Chitral faces an uncertain future
21 Mar, 2016
It was shocking to hear from a prominent Chitrali environmentalist that Chitralis have started migrating out of Chitral to escape the consequences of climate change that has struck Chitral with vengeance over the past two years and future prospects are much bleaker if remedial steps are not taken on war footing. The question that avalanches, floods and land erosions were not uncommon in Chitral in the past but no migration was contemplated is best answered by the fact that till 1980s Chitral was thickly forested with manageable population an and simple life style but 1980s brought money and Aghan refugees leading to the change in life style and many good values that helped Chitral to survive.
Large scale deforestation took place to provide for shelters, firewood and construction wood. This coupled with the activities of timber mafia denuded Chitral of its forest wealth and created demonstration effect whereby posh life style made possible with easy money, was preferred over simple natural life that characterized its traditional society. The result was more energy consumption and exploitation of natural resources. Influential people occupied pasture lands and allowed over-grazing for paltry tax called Qalang and deforestation for royalty. Young trees in critical areas were allowed to be marked for cutting in collusion with forest officials without any plan for reforestation. Chitrali timber became available in world markets. River beds were encroached upon allowing flood waters to overflow or break the banks. Because of these activities safe places were turned into red zones paving way for natural disasters, should we say man- made disasters? at a scale never known before.
Public reaction to this phenomenon has been either resigning to fate or move out of Chitral for safety. I have met people who moved out to cities either to settle or provide space to their traumatized children to regain their normal self but few of them are coming back having failed to settle there but it is not stopping others to make a try for the sheer fear of their lives in the changing Chitral. Imran Khanâ€™s announcement to plant 10 billion trees over the next five years came as a ray of hope but actions on ground have left much to be desired. These plants do not reach the real growers in good time and by the time people get them these plants are already dried up and become firewood, although in official records these are counted as having been planted and paid for. Secondly environmental impact study of some of these plants has not been carried out for Chitral. Already many of the alien plants are said to be releasing poisonous pollens causing allergies. Local and time tested plants should have been chosen. Chitral can grow excellent hard wood, fodder trees, firewood and fruit trees in any kind of soil or climate but the same have been ignored for reasons best known to the planners. I am afraid the Government may have another scandal in hand if the campaign is not handled more efficiently.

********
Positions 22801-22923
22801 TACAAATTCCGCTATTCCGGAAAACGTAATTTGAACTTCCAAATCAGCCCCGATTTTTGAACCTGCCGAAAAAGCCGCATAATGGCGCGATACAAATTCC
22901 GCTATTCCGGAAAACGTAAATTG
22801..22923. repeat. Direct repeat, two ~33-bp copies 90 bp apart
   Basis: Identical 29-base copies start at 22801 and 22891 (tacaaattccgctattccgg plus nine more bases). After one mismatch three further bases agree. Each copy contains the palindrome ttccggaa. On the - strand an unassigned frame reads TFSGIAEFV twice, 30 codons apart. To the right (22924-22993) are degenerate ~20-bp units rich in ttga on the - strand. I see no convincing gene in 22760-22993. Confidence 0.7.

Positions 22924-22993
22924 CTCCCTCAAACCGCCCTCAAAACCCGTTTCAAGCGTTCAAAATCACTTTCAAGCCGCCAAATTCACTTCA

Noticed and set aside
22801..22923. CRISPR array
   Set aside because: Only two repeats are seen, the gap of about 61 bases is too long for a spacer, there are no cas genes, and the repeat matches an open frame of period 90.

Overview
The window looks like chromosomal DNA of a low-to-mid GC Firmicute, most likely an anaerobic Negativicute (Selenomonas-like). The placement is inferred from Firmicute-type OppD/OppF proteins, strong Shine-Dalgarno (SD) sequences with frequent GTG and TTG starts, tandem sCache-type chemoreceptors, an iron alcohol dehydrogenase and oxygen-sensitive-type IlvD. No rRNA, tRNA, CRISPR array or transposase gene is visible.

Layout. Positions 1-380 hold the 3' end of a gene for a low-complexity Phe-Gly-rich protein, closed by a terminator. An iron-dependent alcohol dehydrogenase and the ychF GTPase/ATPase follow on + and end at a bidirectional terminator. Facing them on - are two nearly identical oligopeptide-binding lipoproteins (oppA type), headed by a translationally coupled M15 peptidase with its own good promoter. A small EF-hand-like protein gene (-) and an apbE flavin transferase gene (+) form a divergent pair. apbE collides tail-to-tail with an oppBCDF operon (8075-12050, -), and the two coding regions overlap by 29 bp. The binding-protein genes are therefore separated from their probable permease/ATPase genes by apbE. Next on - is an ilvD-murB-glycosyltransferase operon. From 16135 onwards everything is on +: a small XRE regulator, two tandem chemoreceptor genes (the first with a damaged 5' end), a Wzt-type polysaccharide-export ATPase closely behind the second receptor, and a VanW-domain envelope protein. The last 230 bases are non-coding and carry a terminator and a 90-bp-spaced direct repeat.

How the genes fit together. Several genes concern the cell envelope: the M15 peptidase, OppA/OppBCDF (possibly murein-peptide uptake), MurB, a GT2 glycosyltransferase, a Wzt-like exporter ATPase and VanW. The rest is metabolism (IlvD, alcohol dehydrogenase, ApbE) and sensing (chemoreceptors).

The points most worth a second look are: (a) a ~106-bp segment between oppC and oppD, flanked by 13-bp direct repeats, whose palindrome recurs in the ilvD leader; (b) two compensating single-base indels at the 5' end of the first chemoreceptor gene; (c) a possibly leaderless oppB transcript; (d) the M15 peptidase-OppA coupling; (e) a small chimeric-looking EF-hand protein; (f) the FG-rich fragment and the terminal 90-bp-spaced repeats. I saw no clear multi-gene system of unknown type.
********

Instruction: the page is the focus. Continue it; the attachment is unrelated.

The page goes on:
Perhaps there is still time to save and sustain human life in Chitral. But that would require big actions on part of the Government and sacrifices on part of the people. All the laws and rules governing land utilization, environment, and conservation of nature, especially glaciers and river protection must be implemented. Encroachments on state lands and river beds should be removed. Plantation drive using local environment friendly varieties should be carried out on war footing. Quarrying for building stone in upland areas must be banned and instead building stones must be obtained by dredging on river beds. This besides meeting the need for building stone and concrete would help prevent flooding by widening and deepening the river beds. At present corrupt officials have allowed control of river beds to go into private hands. They charge prohibitive rates, which act as disincentive for picking up stones and concrete from these river beds. As a result the dumped debris not only causes diversion of floods to populated areas but also aggravates flood losses. During the recent floods the one demand that stood out prominently was to remove debris from river beds and nullahs through dredging. This request was also made to army for FWO but despite promises nothing has been done and meanwhile Chitralis are bracing for another flooding season perhaps more ferocious followed by another set of hollow promises and expressions of solidarity.
We still hope that a paradigm shift will be made by the present Deputy Commissioner. He is the best thing to have happened to Chitral in recent years. The impacts of some of his actions are visible. Though odds are high but nothing is higher than human spirit. Natural calamities can neither be stopped nor their ferocity reduced but a policy framework can be put in place which discourages individual compensations but encourages prevention of calamities through community participation with active official support. The tendency to make disasters as opportunities to make illegal gains should be arrested with strict legal action. Local Government bodies need to do town planning, approve safe settlement sites and ensure building of safe houses in safe places. Existing laws can make Chitral clean and green and what we need is honest implementation and motivated official machinery having loyalty to the soil of Chitral. We have been raised from this soil and we will return to it and will have to give accounts of our actions. May Allah guide us to the right path. (Ameen)